General Motors (NYSE:GM) said on Aug. 1 that its second-quarter net income rose 1.6% from a year ago, to $2.4 billion, on cost savings and good early results for its all-new pickup trucks in North America.

Excluding one-time items, GM earned $1.64 per share, well ahead of the $1.43-per-share average estimate from Wall Street analysts polled by Thomson Reuters. Revenue of $36.06 billion was roughly in line with Wall Street's $36.11 billion consensus estimate.

GM shares opened about 2.5% higher after the results were announced.

A black 2019 GMC Sierra Denali, a full-size light-duty crew-cab pickup truck.

GM's all-new pickups were in tight supply in the second quarter, but the ones that reached dealers sold at very good prices, helping GM to a strong profit margin in North America. Image source: General Motors.

The raw numbers

Metric Q2 2019 Change (YOY)
Revenue $36.1 billion (1.9%)
Global deliveries 1.94 million (6.1%)
EBIT-adjusted $3.0 billion (5.6%)
EBIT-adjusted margin 8.4% 0.3 ppts lower
Net income $2.4 billion 1.6%
Adjusted earnings per share $1.64 (9.4%)
Automotive operating cash flow $3.8 billion (5%)

Data source: General Motors. YOY = year over year. "EBIT-adjusted" is GM's non-GAAP expression of EBIT (earnings before interest and tax) minus one-time items and with some other small adjustments. "Automotive operating cash flow" excludes results related to GM's captive-financing subsidiary. "Ppts" = percentage points.

What happened at GM in the second quarter?

  • GM North America's EBIT-adjusted rose 13.2% from the second quarter of 2018, to $3.02 billion, despite a 5.7% decline in wholesale shipments. GM's all-new pickups, while still in tight supply, are selling at higher margins than their predecessors did a year ago. That plus continued strong demand for GM's profitable crossover SUVs drove the gains.
  • GM North America's EBIT-adjusted margin, a widely watched number, rose to an impressive 10.7% in the second quarter from 9.4% a year ago.
  • GM International posted an EBIT-adjusted loss of $48 million versus a $143 million profit in the year-ago period. GM is restructuring in South Korea and South America and dealing with ongoing market weakness in China.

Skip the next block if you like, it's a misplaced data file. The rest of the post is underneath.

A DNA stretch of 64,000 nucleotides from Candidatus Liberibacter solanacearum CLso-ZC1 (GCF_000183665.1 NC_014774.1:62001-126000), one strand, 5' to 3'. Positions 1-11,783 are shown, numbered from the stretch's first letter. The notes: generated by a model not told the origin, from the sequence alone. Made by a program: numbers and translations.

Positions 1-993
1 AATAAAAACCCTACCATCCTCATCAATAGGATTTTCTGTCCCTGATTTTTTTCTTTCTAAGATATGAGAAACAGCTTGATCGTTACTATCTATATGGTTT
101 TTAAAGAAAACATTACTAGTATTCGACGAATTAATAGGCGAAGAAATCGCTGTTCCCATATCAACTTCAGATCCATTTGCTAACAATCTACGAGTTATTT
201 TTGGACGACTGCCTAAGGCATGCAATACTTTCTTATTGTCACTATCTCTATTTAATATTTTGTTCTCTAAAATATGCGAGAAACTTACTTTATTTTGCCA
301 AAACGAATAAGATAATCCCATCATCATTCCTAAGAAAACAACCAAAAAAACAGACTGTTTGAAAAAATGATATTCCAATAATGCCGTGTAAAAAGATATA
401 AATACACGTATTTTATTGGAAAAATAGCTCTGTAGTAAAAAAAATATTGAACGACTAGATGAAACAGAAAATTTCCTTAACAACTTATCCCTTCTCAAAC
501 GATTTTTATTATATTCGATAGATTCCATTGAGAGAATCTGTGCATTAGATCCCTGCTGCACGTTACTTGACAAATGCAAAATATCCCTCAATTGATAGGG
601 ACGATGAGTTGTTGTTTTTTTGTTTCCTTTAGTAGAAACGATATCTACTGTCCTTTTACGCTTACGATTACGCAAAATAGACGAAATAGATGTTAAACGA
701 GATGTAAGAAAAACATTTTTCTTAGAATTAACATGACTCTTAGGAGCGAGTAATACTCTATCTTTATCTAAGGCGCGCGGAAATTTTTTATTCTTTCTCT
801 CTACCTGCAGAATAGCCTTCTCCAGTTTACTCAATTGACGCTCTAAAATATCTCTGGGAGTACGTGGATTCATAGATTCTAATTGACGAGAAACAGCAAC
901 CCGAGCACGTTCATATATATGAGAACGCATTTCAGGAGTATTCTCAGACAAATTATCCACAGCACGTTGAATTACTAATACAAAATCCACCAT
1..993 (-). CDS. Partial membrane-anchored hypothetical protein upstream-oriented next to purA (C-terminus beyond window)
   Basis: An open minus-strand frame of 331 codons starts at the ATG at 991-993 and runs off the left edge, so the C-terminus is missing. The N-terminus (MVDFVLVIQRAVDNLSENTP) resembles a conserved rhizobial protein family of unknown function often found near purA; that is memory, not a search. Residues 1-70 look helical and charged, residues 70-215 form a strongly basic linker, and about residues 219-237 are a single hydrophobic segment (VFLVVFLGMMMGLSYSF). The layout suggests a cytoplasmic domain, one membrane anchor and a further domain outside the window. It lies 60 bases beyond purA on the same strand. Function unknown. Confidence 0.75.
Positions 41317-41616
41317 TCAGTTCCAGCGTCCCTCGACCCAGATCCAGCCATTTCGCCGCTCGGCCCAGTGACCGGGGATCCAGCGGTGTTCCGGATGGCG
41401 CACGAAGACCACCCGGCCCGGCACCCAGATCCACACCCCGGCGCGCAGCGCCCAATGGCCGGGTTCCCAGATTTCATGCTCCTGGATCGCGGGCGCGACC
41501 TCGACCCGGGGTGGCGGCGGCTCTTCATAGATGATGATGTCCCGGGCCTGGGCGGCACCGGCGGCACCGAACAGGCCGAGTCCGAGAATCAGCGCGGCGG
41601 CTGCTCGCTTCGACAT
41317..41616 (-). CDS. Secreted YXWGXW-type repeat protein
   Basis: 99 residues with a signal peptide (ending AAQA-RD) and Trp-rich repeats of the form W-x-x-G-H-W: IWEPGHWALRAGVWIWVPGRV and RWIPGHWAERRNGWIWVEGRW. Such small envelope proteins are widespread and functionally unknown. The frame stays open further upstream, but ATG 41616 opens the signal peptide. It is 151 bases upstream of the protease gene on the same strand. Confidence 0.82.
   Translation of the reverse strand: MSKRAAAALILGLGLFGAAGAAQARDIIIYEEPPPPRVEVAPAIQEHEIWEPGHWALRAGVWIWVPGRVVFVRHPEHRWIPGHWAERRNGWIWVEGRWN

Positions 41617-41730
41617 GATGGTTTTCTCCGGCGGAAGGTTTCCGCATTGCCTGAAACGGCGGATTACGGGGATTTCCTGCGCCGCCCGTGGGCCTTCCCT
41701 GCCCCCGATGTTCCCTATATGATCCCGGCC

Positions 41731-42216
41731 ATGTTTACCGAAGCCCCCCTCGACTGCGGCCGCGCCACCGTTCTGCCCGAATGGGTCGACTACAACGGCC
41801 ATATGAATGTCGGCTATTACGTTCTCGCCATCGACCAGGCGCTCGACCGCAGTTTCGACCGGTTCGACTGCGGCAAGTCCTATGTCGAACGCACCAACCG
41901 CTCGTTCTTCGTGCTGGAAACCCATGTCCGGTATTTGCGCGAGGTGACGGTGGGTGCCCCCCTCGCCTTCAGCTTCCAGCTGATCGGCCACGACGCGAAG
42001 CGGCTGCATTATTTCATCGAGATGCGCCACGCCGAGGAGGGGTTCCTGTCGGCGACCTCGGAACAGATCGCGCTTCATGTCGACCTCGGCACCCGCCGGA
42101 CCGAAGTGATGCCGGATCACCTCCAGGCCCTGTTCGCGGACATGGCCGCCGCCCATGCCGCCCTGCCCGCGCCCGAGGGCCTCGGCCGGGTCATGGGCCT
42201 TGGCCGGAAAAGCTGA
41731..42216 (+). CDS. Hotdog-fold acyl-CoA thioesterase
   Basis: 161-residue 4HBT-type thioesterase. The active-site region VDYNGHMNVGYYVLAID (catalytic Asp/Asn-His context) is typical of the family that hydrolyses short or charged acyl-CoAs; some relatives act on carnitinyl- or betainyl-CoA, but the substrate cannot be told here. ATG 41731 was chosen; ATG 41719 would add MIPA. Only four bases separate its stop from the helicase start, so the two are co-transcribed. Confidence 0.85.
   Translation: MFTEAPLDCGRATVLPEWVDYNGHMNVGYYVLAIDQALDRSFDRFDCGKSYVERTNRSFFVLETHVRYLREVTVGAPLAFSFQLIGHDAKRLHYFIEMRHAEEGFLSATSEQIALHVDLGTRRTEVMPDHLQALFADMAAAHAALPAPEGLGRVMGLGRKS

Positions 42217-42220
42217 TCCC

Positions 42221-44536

• GM's equity income from its joint ventures with Chinese automakers fell to $235 million from $592 million a year ago. GM is preparing to launch several all-new models in China in the second half of 2019; sales of some outgoing models were weak in the second quarter.
  • GM Cruise, the company's self-driving subsidiary, posted an EBIT-adjusted loss of $279 million versus a loss of $154 million a year ago. Cruise is continuing to make progress toward the launch of a self-driving taxi service, but GM said recently that the launch will probably not happen in 2019.
  • GM Financial, the company's captive-financing arm, generated adjusted pre-tax profit of $536 million, unchanged from a year ago. The unit captured 45% of GM retail sales in the quarter, also unchanged from a year ago, but credit metrics improved slightly year over year.

Special items, debt, and liquidity

GM had two one-time items in the second quarter: a charge of $361 million for restructuring actions and a credit of $380 million for a favorable tax decision in Brazil. The net credit of $19 million compares with a net charge of $196 million in the year-ago period.

As of June 30, 2019, GM had $17.5 billion in cash available to its automotive business and an additional $16.5 billion in available credit lines for total liquidity of $34 billion. That was up slightly from $33.8 billion at the end of 2018.

Against that, GM had $15.4 billion in well-structured long-term debt as of June 30, up a bit from $14.0 billion at the end of 2018.

Looking ahead

CFO Dhivya Suryadevara again reiterated the upbeat guidance that GM gave in January. For the full year, the company still expects its adjusted earnings per share to come in between $6.50 and $7.00, with adjusted automotive free cash flow between $4.5 billion and $6.0 billion.